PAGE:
Today I catch all the haters, watch a farting Harry Potter, and listen to an 18 minute punk song on my sweet new record player.

What Wednesday is where I talk about what I’m watching, reading, playing, listening to, etc. Today I catch all the haters, watch a farting Harry Potter, and listen to an 18 minute punk song on my sweet new record player.

What I’m Playing: Pokémon Go To continue last week’s theme of adults enjoying things made for kids, let’s talk about the fun new game everyone’s playing, Pokémon Go! Well, I haven’t played it (yet–though I will eventually because I am an alive human), but I just wanted to hop up on my soapbox for a second. *Ahem* Newton’s Third Law of Popular Things: anything that gets lots of love will also create an equal and opposite amount of hate. Selfie sticks. The ice bucket challenge. Dabbing. All were eventually deemed by Serious People as “no fun at all” and “I don’t get it” and “back in my day we hated everything but McCarthyism.” And now, after less than a week, it’s starting to happen with Pokémon Go. From it being disrespectful, to totally pointless, to serious societal danger. Listen, if it’s a problem that too many kids are walking around outside, in (mostly) public locations, the problem lies with society itself, not the game. You know the saying: don’t hate the game, hate the lack of trust between members of a community that contributes to the continued decay of safety for everyone. Or something.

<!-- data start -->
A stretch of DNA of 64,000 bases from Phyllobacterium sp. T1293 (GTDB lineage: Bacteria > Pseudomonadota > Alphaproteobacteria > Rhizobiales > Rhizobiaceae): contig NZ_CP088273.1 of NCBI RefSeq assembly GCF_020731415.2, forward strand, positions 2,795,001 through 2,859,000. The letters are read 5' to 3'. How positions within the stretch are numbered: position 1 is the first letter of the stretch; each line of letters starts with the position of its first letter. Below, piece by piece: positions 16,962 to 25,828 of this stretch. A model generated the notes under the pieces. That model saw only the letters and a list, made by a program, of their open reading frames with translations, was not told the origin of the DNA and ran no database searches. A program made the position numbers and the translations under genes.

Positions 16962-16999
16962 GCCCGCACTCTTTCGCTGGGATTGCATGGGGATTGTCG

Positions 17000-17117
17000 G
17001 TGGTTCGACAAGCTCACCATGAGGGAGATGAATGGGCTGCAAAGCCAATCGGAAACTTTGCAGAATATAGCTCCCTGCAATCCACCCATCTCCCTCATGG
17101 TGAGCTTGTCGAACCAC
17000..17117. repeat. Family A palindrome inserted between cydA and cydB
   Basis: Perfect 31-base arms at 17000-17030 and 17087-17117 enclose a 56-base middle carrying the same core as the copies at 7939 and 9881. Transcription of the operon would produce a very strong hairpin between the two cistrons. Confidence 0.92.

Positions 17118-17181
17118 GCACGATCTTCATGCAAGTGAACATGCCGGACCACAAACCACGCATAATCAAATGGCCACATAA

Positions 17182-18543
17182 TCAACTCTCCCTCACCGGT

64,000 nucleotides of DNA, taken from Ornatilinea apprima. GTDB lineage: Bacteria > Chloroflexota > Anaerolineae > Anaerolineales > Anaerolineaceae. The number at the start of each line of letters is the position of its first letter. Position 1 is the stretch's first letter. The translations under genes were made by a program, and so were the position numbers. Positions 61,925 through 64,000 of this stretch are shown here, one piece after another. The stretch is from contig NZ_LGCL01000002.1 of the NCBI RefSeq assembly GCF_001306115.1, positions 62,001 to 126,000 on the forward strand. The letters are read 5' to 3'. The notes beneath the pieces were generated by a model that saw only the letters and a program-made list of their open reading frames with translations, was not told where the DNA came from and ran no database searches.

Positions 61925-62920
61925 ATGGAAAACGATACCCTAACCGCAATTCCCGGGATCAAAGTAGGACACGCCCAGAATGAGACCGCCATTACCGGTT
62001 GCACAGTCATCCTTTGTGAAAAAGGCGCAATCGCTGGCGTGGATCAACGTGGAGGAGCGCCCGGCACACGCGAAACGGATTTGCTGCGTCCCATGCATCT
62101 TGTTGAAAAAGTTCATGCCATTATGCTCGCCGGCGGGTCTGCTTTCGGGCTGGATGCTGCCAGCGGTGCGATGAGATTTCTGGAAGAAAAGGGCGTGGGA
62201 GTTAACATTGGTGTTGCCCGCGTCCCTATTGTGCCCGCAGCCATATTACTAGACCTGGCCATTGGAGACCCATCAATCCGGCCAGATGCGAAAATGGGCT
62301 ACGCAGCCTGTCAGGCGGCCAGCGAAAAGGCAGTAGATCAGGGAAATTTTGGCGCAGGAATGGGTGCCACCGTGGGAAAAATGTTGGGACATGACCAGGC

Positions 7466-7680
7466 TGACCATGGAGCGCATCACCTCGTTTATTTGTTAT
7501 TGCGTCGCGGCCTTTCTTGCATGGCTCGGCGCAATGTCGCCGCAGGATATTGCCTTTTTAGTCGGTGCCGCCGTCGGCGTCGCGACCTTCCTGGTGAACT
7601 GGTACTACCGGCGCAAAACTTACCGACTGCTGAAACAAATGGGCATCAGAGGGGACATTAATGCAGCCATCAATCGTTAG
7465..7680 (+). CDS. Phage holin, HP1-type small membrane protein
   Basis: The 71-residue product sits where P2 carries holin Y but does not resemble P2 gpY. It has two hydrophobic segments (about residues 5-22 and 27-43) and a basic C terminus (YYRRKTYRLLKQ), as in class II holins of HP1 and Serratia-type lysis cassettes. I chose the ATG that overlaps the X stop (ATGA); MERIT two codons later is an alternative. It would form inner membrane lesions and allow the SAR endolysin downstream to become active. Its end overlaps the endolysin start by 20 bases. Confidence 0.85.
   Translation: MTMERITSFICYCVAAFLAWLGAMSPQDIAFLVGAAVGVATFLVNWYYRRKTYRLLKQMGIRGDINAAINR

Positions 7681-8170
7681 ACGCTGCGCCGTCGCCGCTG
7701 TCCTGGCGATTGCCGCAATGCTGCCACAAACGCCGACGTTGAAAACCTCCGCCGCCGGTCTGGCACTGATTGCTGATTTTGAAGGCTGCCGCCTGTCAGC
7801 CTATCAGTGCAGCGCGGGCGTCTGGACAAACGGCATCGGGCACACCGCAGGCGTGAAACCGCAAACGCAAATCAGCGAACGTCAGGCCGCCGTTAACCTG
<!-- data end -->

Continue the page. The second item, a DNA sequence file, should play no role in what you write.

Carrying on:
Now that we’re talking about it, I seem to remember another popular video game from when I was growing up in the 90s that had the social ills of that time put upon it…Mortaaal Kommmbbat!! This isn’t even the first time Nintendo‘s crazy popularity has collectively freaked out the nation: they rustled so many jimmies back in the days of the Super Nintendo, parents started therapy groups to combat Nintendo-mania!

What I’m Watching: Swiss Army Man My friend James asked me to go see this strange movie last week, and what a wonderful man date movie it was! I hardly knew anything about it–other than it starred Daniel Radcliffe and the greatest actor of my generation,  Paul Danoand since it’s even harder to describe after seeing it, you should just go in blind and experience it for yourself. I’ll only say that it’s like Castaway, if Wilson was a dead Harry Potter who farts. A lot. James says it’s “like Castaway meets Weekend at Bernie’s meets K-Pax.” How can you not want to see that?!

What I’m Listening To: NOFX, “The Decline” Helped a friend move, friend lends me an 18 minute punk rock song exploring American politics and the country’s decline. I’ll take that trade. NOFX is a legendary punk band from the 80s and 90s, and this song is a beast of a thing: prog rock through a punk rock filter, with lyrics that alternate between profound and absurd. I always appreciate exploring new parts of music history that I missed out on. But really, it just gave me an excuse to put my new record player through its paces. Its lovely, lovely paces.